While this week has been relaxing and a retreat from much of typical daily life, the fact that R and G are here at Chautauqua with me doesn’t completely allow me to escape my parental responsibilities. I want to share the experience of being here with them, but last night at dinner I found myself wishing I could have a stand-in for the night.
Parenting is hard work. Really hard work… and if anyone tells you differently, I assume they either have lots of family help, hired help or just perfect children. And while I love cooking for my family, there are times where dinner feels like really hard work and I feel ready to just hang up my apron (okay, technically, I wasn’t wearing one, but you get my drift), walk away from the kitchen table and give myself a time-out to have a breather so I can gain my perspective.
Last night my aunt and uncle were hosting a cocktail hour and dinner at their inn, a very non-kid friendly event. So while they were on the back patio, sipping wine and really lovely finger foods, I was in our very small kitchen making macaroni and cheese, cut up fruit and some vegetables for the boys. Mind you, that it is cool and pleasant here in the evenings, so all our windows were open, and as I cooked I could hear the happy din of adult cocktail conversations.
It was with an already somewhat longing appetite that I served our simple meal to the boys and I (SPH arrives this evening and my mom, who was with us up until yesterday morning, was already back home). I didn’t expect a standing ovation when I served dinner, but instead I got two goofy, just-acting-their-sweet-ages boys, who were making silly noises, comments and occasionally playing with their food. At first it was cute, but then it became mildly irritating, and then downright annoying. I wanted to be with the adults, having a leisurely drink and fancy finger food, but instead was refereeing two boys who were more interested in pushing my buttons than eating.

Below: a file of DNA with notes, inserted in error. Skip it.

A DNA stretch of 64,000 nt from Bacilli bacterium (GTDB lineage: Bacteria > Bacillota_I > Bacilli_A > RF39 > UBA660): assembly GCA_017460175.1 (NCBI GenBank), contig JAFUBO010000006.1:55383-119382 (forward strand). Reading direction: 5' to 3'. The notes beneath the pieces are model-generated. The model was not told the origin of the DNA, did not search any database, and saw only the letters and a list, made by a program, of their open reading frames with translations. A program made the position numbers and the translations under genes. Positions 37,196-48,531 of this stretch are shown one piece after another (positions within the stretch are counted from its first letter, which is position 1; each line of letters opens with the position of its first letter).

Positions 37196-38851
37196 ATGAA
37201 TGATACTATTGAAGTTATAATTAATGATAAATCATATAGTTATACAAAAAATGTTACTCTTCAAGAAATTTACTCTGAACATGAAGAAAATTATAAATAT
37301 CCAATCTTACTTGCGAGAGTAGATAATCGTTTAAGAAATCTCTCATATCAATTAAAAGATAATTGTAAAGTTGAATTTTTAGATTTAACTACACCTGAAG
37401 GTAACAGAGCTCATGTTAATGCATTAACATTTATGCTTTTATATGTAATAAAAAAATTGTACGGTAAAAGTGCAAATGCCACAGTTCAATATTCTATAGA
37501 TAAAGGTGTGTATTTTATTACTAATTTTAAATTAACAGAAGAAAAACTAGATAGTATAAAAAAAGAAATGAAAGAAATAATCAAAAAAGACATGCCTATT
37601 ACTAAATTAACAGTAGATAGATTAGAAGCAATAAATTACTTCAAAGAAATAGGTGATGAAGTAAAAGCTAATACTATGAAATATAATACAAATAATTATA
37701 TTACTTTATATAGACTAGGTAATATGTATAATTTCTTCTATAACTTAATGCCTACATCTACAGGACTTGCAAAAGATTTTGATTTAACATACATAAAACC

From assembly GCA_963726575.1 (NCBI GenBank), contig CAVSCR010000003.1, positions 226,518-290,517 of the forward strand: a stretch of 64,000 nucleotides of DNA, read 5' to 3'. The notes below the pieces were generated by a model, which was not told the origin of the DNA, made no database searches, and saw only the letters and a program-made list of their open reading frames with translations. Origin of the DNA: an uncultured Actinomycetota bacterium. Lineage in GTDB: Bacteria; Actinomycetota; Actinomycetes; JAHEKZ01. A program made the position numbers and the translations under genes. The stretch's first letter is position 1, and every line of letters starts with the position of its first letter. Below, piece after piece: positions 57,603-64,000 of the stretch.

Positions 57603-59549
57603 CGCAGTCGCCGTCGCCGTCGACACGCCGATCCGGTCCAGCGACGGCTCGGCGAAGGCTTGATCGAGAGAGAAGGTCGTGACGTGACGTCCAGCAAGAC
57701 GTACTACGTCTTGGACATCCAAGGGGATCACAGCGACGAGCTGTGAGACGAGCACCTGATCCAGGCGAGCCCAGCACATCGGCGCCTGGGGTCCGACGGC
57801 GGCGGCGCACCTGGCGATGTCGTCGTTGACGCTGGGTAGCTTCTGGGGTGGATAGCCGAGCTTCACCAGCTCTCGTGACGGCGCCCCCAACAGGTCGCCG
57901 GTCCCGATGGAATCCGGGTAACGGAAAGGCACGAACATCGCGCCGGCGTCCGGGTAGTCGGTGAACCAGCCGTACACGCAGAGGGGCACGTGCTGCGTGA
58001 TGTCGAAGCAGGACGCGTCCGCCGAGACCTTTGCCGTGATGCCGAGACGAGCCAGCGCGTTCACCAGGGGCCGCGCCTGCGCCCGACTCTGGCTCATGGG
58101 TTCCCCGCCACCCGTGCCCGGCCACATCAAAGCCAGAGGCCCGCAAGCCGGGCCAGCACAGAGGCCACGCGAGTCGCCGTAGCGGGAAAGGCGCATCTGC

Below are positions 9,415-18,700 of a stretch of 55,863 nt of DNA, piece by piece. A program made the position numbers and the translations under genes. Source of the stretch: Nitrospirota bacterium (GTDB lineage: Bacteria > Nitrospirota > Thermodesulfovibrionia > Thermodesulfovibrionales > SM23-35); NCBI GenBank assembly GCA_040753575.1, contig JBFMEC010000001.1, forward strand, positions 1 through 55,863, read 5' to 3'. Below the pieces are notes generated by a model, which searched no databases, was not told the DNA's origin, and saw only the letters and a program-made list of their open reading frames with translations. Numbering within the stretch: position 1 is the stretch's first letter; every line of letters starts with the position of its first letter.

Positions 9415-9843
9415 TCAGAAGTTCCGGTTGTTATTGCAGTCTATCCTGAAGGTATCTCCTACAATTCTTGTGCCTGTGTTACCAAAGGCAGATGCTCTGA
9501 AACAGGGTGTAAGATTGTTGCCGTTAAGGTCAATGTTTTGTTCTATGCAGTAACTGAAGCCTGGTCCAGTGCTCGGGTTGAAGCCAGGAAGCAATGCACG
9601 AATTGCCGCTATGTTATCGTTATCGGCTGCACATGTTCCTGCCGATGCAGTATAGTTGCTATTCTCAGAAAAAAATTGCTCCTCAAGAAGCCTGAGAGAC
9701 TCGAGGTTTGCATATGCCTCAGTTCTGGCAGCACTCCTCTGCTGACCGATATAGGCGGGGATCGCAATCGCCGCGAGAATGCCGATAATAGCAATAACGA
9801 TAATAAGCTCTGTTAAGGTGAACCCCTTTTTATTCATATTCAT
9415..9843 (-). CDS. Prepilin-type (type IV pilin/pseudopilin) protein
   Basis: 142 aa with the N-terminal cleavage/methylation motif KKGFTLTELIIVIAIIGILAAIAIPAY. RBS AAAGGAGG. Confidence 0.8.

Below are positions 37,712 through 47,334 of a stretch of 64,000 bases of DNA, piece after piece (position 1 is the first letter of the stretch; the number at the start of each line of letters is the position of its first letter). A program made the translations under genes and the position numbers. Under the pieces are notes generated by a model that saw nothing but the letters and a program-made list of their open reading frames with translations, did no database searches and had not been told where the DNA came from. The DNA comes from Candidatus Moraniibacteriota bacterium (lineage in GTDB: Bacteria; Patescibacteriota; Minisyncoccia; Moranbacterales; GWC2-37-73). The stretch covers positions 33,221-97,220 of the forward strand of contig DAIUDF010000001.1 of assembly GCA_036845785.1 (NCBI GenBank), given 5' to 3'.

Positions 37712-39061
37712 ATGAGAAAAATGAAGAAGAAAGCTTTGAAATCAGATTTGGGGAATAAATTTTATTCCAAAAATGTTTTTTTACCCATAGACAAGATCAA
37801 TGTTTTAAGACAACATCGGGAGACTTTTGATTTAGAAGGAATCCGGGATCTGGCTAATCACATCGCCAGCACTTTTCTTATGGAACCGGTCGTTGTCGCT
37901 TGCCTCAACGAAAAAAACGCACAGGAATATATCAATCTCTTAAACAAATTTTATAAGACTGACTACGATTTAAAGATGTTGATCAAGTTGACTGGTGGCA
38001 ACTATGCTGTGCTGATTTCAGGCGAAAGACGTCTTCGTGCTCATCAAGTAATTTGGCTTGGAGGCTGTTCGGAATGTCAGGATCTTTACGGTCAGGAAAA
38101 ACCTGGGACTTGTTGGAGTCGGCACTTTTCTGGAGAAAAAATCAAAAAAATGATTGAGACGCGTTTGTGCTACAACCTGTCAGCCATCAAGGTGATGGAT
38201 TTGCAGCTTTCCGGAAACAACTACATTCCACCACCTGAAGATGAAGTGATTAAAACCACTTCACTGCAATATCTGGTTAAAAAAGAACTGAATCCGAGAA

Then the unexpected happened…I am not sure where they came from, especially during this wonderful week, but I said in frustration to the boys, “could you please, please just eat your dinner,” as some tears welled up in my eyes.
G didn’t get it, but R got it. My sweet, sweet boy immediately stopped playing around, looked at me very seriously and said to me, “mom, are you having a tough day?”
I paused, “no, not a tough day. It was a great day. I am just having a tough time with this meal. While you boys were playing and having fun, I was in the kitchen, cooking something I thought you would like to eat. Instead, you are not listening to me, goofing around, and not eating. I am frustrated.”
R replied, “I am sorry mommy.”
G was still looking sort of dumbfounded, but then again, he is 3 and I can’t expect him to fully appreciate such a situation. Regardless, I was immediately touched by R’s sincerity and sweetness. The meal turned around, they ate well, and we finished on a pretty good note. Sure, the adult conversation and gourmet food smells were still wafting up from the patio, but somehow my meal with the boys was suddenly more special.
I share this story because chances are you’ve had a frustrating moment or two with your child or family, perhaps even over a meal. It is hard, often thankless work being a parent, and providing your family with good, decent food can be a real challenge, one that often goes unrewarded. So if you cook for your family, lift your hand up in the air, reach to your back, and give yourself a big pat.